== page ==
Mobile payments: is overtaking the networks the right manoeuvre? INDUSTRY VIEW The mobile wallet has traditionally been seen as the delivery mechanism for future payment services. By providing access to a “secure element”, it allows banks (and other service providers) to replicate the security found on contactless chip-and-pin cards. As a phone’s SIM card can be used as the “secure element”, the network operators became the natural wallet providers. One of the key reasons why deployment of these services has been slow is the complexity of integrating with wallets. Integrating with one wallet is complex but a bank would have to integrate its services into multiple providers’ wallets (three network operators have 85 per cent of the UK market) to reach most of their customers. Each provider’s wallet has different integration requirements – therein lies the crux of the problem. With the recent excitement about Beacon and HCE technologies – which do not need access to the “secure element” to deliver payment solutions – the banks and service providers see a route to bypass network operators’ wallets. Given the aim of reducing complexity, these new technologies may seem like the answer but, while they remove the need for the “secure element”, they do not provide a replacement. Security is critical for payments so if it is not being provided by the SIM, how and where will it be provided? Banks and service providers need to consider if these new technologies really will reduce, or simply shift, the complexities. But for the future of payments, rather than competing, these new technologies should be seen as complementary to current technology. The payment solution architected on the strengths of them all may ultimately be the winner.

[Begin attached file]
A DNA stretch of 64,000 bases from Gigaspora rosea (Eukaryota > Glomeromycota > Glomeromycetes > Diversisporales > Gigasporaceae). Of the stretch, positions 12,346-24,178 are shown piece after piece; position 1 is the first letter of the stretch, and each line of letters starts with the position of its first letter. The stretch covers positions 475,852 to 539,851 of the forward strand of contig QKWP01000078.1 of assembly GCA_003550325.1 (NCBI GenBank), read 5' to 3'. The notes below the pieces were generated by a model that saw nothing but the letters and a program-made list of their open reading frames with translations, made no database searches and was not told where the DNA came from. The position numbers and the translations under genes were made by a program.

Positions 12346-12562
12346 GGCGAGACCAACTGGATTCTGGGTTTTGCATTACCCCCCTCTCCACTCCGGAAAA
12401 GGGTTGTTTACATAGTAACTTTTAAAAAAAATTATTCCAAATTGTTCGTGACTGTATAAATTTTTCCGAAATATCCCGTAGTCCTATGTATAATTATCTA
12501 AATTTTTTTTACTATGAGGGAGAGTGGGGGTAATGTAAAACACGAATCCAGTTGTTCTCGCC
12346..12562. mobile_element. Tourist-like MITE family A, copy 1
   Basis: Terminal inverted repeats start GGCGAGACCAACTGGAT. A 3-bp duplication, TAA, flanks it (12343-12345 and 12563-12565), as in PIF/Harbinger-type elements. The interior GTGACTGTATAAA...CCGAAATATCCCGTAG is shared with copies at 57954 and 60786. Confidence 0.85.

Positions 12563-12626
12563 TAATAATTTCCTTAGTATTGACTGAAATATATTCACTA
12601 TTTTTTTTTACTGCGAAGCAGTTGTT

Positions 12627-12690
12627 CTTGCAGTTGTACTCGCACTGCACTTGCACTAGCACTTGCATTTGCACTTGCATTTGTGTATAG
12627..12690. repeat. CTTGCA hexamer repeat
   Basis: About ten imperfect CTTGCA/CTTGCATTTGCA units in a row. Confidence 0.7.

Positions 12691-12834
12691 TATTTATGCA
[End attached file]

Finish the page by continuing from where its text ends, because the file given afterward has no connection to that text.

By Joanne Frearson Contactless Oyster cards have already improved transport in London – now the next stage is to make payment as simple as waving a bank card…